Capacity to Contract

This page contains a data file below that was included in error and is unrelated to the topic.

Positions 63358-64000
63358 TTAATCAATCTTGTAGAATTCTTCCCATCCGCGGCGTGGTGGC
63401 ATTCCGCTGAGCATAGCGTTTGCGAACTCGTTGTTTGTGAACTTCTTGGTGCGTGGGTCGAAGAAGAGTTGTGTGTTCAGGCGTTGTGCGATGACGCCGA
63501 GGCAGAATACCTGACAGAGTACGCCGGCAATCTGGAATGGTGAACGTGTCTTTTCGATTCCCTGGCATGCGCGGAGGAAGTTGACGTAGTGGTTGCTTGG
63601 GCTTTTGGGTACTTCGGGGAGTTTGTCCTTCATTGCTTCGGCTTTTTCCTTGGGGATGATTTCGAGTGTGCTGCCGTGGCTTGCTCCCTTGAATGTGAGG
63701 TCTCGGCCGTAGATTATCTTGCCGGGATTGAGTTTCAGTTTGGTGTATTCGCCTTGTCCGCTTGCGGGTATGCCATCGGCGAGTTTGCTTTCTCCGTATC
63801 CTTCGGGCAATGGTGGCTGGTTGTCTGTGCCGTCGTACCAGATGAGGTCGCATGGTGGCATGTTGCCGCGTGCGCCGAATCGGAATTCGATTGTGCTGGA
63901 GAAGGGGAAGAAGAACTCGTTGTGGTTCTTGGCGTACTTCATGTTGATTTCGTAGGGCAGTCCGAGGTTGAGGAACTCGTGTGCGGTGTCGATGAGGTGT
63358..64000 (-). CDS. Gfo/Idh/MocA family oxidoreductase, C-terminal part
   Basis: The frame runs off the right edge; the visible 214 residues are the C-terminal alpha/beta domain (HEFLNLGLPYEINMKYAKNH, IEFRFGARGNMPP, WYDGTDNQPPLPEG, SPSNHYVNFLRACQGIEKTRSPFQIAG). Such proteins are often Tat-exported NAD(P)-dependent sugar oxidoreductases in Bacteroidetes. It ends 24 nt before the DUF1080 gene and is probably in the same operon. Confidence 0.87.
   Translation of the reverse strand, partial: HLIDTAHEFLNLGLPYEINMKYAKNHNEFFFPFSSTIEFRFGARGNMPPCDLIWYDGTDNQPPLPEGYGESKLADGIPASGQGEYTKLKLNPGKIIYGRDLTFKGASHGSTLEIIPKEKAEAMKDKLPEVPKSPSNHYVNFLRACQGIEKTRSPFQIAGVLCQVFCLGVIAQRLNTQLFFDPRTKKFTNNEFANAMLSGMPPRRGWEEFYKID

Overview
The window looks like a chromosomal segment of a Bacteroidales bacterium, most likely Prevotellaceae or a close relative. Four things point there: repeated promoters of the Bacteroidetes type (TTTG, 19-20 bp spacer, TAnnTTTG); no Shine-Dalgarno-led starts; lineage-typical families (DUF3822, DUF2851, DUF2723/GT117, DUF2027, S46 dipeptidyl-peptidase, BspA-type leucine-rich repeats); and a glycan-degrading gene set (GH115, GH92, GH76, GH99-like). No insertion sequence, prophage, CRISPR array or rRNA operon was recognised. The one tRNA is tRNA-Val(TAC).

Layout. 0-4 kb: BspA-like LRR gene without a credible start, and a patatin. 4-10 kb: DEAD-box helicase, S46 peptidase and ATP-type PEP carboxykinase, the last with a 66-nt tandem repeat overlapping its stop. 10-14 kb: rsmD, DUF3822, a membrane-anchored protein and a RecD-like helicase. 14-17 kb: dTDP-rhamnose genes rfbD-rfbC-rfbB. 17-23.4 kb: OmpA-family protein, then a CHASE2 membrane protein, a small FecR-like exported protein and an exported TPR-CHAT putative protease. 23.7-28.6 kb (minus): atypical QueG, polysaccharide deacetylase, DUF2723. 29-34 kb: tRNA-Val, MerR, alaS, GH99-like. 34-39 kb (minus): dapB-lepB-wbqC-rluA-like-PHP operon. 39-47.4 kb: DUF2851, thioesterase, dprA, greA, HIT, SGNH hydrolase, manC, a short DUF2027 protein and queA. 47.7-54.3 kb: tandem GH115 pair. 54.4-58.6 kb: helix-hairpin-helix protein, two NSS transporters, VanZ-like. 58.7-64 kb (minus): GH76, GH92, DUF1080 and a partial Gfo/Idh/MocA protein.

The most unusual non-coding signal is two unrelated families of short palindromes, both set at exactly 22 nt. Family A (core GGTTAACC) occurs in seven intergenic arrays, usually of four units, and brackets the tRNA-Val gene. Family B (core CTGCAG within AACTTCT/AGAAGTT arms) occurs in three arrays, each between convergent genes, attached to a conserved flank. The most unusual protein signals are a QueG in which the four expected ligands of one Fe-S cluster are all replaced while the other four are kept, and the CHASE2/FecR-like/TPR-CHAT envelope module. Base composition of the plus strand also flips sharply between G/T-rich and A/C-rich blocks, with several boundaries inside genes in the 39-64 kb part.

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Professor Hazel Glenn Beh Contracts II Capacity to Contract Infants (Minors) Why protect them (or patronize them)? “He who deals with a minor does it at his own peril and with the attendant risk that the minor may at his election disaffirm the transaction because of his minority.” Keser v. Chagnon, 410 P.2d 637 (Colo. 1966). Minors and married women were sometimes regarded as “favorites” because of the protection of incapacity. Do you agree that it is favored position? (Married women were given the right to contract largely by state statutes (Married Women’s Acts) in the 1800s). During the years of slavery, they too were denied the capacity to contract. What is an infant? At common law, a person was an infant until the age of 21. After the voting age changed to 18, virtually all states changed the age of majority to 18 as well. (per Restatement of Contracts (Second) § 14: Alabama, Nebraska and Wyoming are 19; Mississippi is 21). Query: Does it matter if the infant is mature and intelligent? Should we have a blanket rule? What is the legal effect on the contract? The contract is “voidable” by the minor. The contract is not voidable by the other party. Query: What can an adult do if he or she finds out that the other contracting party lied about his or her age? Perhaps sue for rescission for fraud. What can a minor do if he or she improvidently entered a contract? The minor may disaffirm the contract before or after reaching majority. In real estate, however, many states hold that a minor may only disaffirm the contract after reaching majority; presumably on the theory that the same infirmity that made the contract voidable should make the disaffirmance voidable as well. The minor must disaffirm the entire contract, not merely the burdensome parts. How long does the power to disaffirm last after reaching majority? A reasonable time, but this will vary depending on the circumstances. If the minor possesses benefits under the contract, he or she must be prompt in disaffirming the contract. If the contract is still executory, there is less need for a strict demand for promptness. Many courts also consider the effect on the adult caused by the infant’s delays. Can the infant ratify the contract upon reaching majority? A minor cannot ratify a contract, but a former minor can. After attaining majority, a minor ratifies the contract by promising to perform, or ratification may be implied by conduct. When a minor reaches majority and retains the benefits of the contract or acquiesces for a considerable length of time the minor ratifies the contract. How does the court fairly sort out the benefits and burdens of contracts that have been partly or fully performed? A minor who is sued on a contract (Minor as Defendant) and asserts incapacity as a defense must, at least, return what remains of the benefits he or she obtained under the contract in order to get out of the remainder of the contract. If the minor received services (so that there is nothing to return) or goods that were dissipated, generally the minor is not accountable for the difference between the value that remains and the original value. A minority rule requires minors to provide restitution based on the reasonable value of the goods or services received. Can the minor use incapacity as a “sword” by seeking to have money paid returned to him or her? A minor can use incapacity as a shield or defense (to avoid paying) or as a sword in order to recover payments made already. However, generally, courts are less generous to minors using their incapacity as a sword. This usually comes up when the minor tries to demand cash they have paid for something back, as in Dodson v. Shrader. When a minor who has paid cash and received the goods sues to recover payments, then courts often hold that he or she must return the consideration received and in addition, allow the seller to reduce the money returned by the value of the benefit that the minor has received or the depreciation in the value of the property. On the other hand, if the minor has been extended credit, the minor can disaffirm the remaining debt and merely return the goods in his or her possession. Is there any justification for this distinction? Perhaps it has to do with risk allocation. A person extending credit risks not getting paid for a variety of reasons. Sellers demanding cash assume less risk because they got paid up-front. What about minors who misrepresent their age? Courts are divided on this. One approach is to hold that the misrepresentation makes no difference. One approach is to hold that a misrepresentation is a tort and since minors are liable for torts, the aggrieved party is entitled to restitution in full when the contract is avoided. One approach says that a minor misrepresenting his or her age is estopped from using minority as a defense. If an adult discovers the minor misrepresented his or her age, the adult may avoid the contract on the grounds of fraud. What about emancipated and married minors? Some states, by statute, provide that emancipation (or emancipation by marriage) removes incapacity altogether. Others do not, perhaps concluding that minors who marry have displayed immaturity by virtue of that conduct! Are there any exceptions? A minor will be liable in quasi contract for the reasonable value of “necessaries.” The rationale is that this exception exists for the infants own good. If an infant can avoid paying for necessaries, adults won’t deal with them. What are necessaries? It depends on the circumstances, including the social position and situation of the infant. At the least, it includes food, clothing, and shelter. Courts have also included medical care and a minor’s necessary legal services. Educational expenses vary in outcome, with modern cases being broader. Loans to procure necessaries are also necessaries. What about contracts made by parents that are beneficial for children? Generally, parents are required to provide for their children. Parents have capacity to contract and are liable for their contracts. When a parent makes a contract that benefits a child, the parent is liable, not the child. Exception: On public policy grounds, many courts hold that a parent (or a child) cannot execute a prospective release for negligence. All those permission slips your parents signed to allow you to go on field trips that also released the sponsor from liability are ineffective in a majority of states! Which reasoning appeals to you? A clear majority of courts treating the issue have held that a parent may not release a minor's prospective claim for negligence. [citations omitted]. The rationale employed by these courts is aptly summarized in the Washington Supreme Court[:] "Courts often hold that in a postinjury setting a parent's signature on a release is ineffective to bar a minor's claims against a negligent party." [citation omitted]; see also 59 Am.Jur.2d, Parent and Child § 40, at 183 (1987) (noting that, absent court appointment, parents have no authority to release or compromise claims or causes of action belonging to minors). Based on this premise, … "[s]ince a parent generally may not release a child's cause of action after injury, it makes little, if any, sense to conclude a parent has authority to release a child's cause of action prior to an injury." [citation omitted]. Having thus agreed … that a parent may not unilaterally release a child's claims after a child's injury, we also agree … that a parent does not have the authority to release a child's claims before an injury. [W]e see little reason to base the validity of a parent's contractual release of a minor's claim on the timing of an injury. Indeed, the law generally treats preinjury releases or indemnity provisions with greater suspicion than postinjury releases. An exculpatory clause that relieves a party from future liability may remove an important incentive to act with reasonable care. These clauses are also routinely imposed in a unilateral manner without any genuine bargaining or opportunity to pay a fee for insurance. The party demanding adherence to an exculpatory clause simply evades the necessity of liability coverage and then shifts the full burden of risk of harm to the other party. Compromise of an existing claim, however, relates to negligence that has already taken place and is subject to measurable damages. Such releases involve actual negotiations concerning ascertained rights and liabilities. Thus, if anything, the policies relating to restrictions on a parent's right to compromise an existing claim apply with even greater force in the preinjury, exculpatory clause scenario. Hawkins v. Peart, 2001 WL 1326999 (release and parental indemnity signed by parent in favor of stables is void as against public policy). Or: The public as a whole receives the benefit of such waivers so that groups such as Boy and Girl Scouts, Little League, and parent-teacher associations are able to continue without the risks and sometimes overwhelming costs of litigation. Thousands of children benefit from the availability of recreational and sports activities. Those options are steadily decreasing--victims of decreasing financial and tax support for other than the bare essentials of an education. Every learning experience involves risk. In this instance Hohe agreed to shoulder the risk. No public policy forbids the shifting of that burden. Hohe v. San Diego Unified School District, 274 Cal. Rptr 647 (Cal. App. 1990) (parent’s release of liability and permission for child to participate in magic and hypnotism show was valid). Client Counseling: Problem 8-1. What questions do you have for your client and the minor? Mental Incapacity What constitutes mental incapacity? The Restatement (Second) recognizes two different tests for incapacity. One is a “cognitive” test, asks whether the party understood the nature and consequences of the transaction. The second approach, the “volitional test,” considers whether the impaired party could control his actions, whether “he is unable to act in a reasonable manner in relations to the transaction and the other party has reason to know of his condition.” This test requires 1) inability to act in a reasonable manner; 2) the other party knows of the mental condition; and 3) the transaction is not one a reasonable person would make. Query: Which test did the Hauer court use? Query: If a client reported that he suffered from a bipolar condition and that in an acute manic phase, he went on a spending spree, which involved exorbitant purchases uncharacteristic of him, which test would you argue on his behalf for a court to adopt? See Fingerhut v. Kralyn Enterprises, Inc., 337 N.Y.S.2d 394 (N.Y. Super. 1971); Faber v. Sweet Style Mfg. Corp., 242 N.Y.S.2d 763 (N.Y. Super. 1963). What diseases and medical conditions may result in incapacity? A wide variety of conditions such as mental retardation, brain injuries, organic brain disease such as dementia, mental illnesses including depression or psychoses may result in incapacity. But merely having such a condition does not necessarily mean one is incapacitated. What is the effect on the contract? The contract is voidable. It may be ratified or disaffirmed by the incompetent when he or she regains full capacity. What distinctions in the law are there between infants and incompetents? While a minor can avoid a contract even if he or she cannot restore the property, a mental incompetent owes more restitution generally. Farnsworth explains that while the “minor is ordinarily only for the benefits that remain in the minor’s hands[,] the mental incompetent is generally required, as a condition of relief, to make restitution in full to the extent of any benefit received.” This is so, even if the benefit cannot be returned. If the other party has acted unfairly, the court can exercise discretion and not demand full restitution. Farnsworth, Contracts (3d ed. 1999) § 4.8, at 240. What about drinking and substance abuse? As you probably already saw in criminal law, the law does not generally protect voluntary drunks. A contract is voidable when an intoxicated party cannot understand the nature and consequences of the transaction and the other party is aware of the intoxication. Compulsive and chronic intoxication and abuse may constitute a mental illness. Also, be wary of the sober party who takes advantage of a vulnerable drunk. Consider fraud and undue influence as defenses. Client Counseling: Oregon auto dealer agrees to pay fines in Alzheimer's case By CHRISTY KARRAS, Associated Press Published Sunday, August 19th, 2001 PORTLAND, Ore. (AP) - The family of a man with Alzheimer's who was sold seven cars in one month said they would drop their lawsuit after the auto dealer agreed to pay $120,000 in fines and restitution. In an agreement with the attorney general's office, Hillsboro Chrysler Plymouth Jeep Warehouse agreed to reverse the sales and pay $90,879 to James D. Rickards, 78, who bought the cars in February and March 2000. The dealer also paid the Department of Justice $31,000, most of which will go into a consumer protection fund. "Families dealing with aging parents have enough challenges without having unscrupulous sales people prey on their loved ones," Attorney General Hardy Myers said. Rickards' family agreed to drop a lawsuit. Attorney John Shadden, who now handles Rickards' financial affairs, said he was satisfied with the deal. The agreement stops short of saying the dealership violated the law. Dealership manager Kevin Chimienti said his salespeople not only didn't break the law but didn't know the victim had bought that many cars. "We weren't aware we had sold him seven cars. He dealt with different people," Chimienti said. Rickards, who has no driver's license, traded in two of his own vehicles and bought sports cars and sport-utility vehicles totaling $244,708. "This would be hard to explain even for a non-Alzheimer's customer," Myers' spokeswoman Jan Margosian said. "In every case, he paid more for the car than it was worth."